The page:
Sounds like you want this value calculated upon insert but please correct me if i’m wrong. If so, is there a reason you are not calculating this beforehand and just inserting the calculated value then? i.e., You have percentage and subtotalAmount values to be inserted, what is the reason for not calculating serviceFeeAmount and inserting all 3 of these fields in 1 go?
However, you’ve also provided the sample document - I would like to clarify if this means that it is already inserted into your database (or at least the percentage and subtotalAmount) and you want to calculate serviceFeeAmount based off this already inserted document? i.e., you just want to update the document (that is already inserted) to have the serviceFeeAmount equal to the multiplication result of subTotalAmount and percentage.
Hi there @Jason_Tran
The former is correct and Yes, for security purposes this calculation needs to happen inline. The code above is just a simple, generic example of what I’m trying to achieve. I am looking for an equivalent to Postgresql’s generated columns:
A generated column is a special column that is always computed from other columns. Thus, it is for columns what a view is for tables. There are two kinds of generated columns: stored and virtual. A stored generated column is computed when it is written (inserted or updated) and occupies storage as if it were a normal column. A virtual generated column occupies no storage and is computed when it is read. Thus, a virtual generated column is similar to a view and a stored generated column is similar to a materialized view (except that it is always updated automatically).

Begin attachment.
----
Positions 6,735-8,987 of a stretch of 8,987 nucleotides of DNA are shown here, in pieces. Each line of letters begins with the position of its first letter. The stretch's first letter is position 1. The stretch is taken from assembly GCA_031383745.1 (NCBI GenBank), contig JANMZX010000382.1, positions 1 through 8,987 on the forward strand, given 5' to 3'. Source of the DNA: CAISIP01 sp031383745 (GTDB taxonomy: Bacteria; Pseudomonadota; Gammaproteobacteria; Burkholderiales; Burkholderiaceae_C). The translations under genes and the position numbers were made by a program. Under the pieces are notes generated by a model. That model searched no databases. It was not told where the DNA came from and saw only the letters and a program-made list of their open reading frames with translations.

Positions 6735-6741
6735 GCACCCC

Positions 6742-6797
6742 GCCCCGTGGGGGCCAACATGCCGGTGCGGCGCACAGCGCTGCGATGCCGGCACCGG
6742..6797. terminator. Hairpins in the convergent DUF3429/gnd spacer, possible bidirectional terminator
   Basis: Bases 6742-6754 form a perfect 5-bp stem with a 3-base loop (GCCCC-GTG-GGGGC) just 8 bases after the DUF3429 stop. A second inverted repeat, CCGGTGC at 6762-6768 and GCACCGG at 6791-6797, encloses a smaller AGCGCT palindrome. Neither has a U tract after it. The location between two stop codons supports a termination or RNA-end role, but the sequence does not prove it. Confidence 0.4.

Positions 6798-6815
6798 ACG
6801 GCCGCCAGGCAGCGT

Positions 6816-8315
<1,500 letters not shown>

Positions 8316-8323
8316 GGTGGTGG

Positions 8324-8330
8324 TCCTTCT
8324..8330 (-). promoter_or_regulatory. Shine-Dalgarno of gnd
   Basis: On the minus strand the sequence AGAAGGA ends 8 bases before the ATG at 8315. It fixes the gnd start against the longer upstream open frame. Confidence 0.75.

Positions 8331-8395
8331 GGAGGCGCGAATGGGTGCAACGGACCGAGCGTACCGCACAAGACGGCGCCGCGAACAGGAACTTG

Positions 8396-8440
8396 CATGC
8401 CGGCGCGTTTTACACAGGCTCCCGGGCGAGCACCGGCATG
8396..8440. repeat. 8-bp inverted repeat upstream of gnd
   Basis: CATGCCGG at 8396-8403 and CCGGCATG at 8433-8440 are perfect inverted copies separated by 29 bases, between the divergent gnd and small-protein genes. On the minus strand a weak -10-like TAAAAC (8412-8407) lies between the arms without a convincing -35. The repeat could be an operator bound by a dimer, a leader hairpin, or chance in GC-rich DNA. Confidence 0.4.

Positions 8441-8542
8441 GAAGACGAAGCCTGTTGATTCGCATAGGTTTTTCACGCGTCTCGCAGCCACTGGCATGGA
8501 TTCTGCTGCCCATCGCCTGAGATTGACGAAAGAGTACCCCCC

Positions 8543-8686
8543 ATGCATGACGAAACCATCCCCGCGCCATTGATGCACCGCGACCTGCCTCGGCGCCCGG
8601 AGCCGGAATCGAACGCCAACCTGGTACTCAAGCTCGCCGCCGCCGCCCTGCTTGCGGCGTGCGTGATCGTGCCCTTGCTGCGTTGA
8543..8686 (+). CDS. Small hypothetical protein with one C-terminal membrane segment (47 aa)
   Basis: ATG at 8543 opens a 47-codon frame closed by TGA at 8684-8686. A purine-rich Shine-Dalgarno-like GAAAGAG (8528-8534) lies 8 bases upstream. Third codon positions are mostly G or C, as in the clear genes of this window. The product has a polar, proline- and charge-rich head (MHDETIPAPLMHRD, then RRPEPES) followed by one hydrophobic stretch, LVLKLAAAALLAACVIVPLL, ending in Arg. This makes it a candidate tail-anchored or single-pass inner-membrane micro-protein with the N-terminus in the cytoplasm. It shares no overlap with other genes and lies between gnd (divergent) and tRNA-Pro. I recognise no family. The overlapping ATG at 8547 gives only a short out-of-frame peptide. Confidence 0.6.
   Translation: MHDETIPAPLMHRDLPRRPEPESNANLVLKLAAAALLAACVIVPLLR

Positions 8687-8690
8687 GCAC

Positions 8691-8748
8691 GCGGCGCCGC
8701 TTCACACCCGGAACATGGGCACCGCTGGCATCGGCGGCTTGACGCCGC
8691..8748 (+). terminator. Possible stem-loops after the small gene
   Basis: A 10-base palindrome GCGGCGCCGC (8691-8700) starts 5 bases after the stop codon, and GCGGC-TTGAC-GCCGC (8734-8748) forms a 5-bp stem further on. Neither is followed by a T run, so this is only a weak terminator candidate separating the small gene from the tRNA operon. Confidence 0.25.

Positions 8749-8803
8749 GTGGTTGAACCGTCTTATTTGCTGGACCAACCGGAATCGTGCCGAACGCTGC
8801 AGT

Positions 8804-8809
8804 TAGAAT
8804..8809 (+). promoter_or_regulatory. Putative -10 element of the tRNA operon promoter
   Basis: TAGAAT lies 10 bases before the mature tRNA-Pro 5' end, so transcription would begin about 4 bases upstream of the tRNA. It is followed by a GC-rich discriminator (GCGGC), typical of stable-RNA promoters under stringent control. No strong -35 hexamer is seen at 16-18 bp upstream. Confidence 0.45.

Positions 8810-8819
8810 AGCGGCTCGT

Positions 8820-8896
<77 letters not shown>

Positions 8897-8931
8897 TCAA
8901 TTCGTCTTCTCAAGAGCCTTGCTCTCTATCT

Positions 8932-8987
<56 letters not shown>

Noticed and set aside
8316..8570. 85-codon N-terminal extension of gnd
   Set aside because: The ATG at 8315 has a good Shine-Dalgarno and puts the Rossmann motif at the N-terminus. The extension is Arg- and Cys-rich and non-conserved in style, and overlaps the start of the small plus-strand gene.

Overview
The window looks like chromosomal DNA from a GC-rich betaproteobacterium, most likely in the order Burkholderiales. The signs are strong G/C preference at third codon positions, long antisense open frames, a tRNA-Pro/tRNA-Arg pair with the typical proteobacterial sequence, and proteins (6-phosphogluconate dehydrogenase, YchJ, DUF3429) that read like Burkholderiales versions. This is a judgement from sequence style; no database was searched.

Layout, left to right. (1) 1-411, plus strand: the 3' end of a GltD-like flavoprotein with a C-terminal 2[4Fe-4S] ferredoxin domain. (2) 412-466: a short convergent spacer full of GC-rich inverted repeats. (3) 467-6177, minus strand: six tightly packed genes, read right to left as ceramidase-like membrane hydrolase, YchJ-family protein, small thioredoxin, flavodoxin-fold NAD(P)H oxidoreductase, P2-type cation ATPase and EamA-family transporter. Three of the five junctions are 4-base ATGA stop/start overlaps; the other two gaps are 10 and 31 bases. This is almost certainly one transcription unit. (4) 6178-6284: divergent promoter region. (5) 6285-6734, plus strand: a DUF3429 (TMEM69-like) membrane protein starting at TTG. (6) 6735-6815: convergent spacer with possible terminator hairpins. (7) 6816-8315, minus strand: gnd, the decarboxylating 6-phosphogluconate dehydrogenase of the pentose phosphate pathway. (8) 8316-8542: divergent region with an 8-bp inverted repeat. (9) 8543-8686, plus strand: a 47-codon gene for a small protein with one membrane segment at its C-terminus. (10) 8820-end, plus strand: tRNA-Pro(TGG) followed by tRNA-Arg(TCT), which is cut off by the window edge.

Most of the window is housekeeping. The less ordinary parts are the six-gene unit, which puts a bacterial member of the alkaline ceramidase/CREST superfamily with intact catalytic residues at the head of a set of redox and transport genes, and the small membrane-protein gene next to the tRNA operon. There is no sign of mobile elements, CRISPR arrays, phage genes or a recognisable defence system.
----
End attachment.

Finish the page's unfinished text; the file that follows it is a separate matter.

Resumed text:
CREATE TABLE people (
height_in numeric GENERATED ALWAYS AS (height_cm / 2.54) STORED
Are generated columns possible in MongoDB? Or would I have to create a view?
Thanks so much!
Thanks for clarifying Falisse. You could try creating a view but off the top of my head, if you’re using Atlas you can also consider testing Database Triggers to see if it suits your use case and requirements.
I created a very simple trigger function to run upon insert for demonstration purposes:
Why store a value that is a direct computation of other fields? You may always produce this value using a projection or $set/$addFields. Storing it increases the storage size.
One reason to store such a computed field would be to be able to query it efficiently using an index.
Jason, I am not too familiar with Atlas triggers so I am wondering if doing a $set on a trigger would result in the document being written twice. Once for the initial insert and a second time for the update. With change stream, that would be the case but I am not too sure with triggers.
Personally, then if and only if it is required to store the computed field, I would avoid the double write and compute the field in my data insert API, with the caveat that any insert done without the API would not have the field. Perhaps with schema validation could prohibit that. But my first choice would be to not store the computed field and use $project to do it.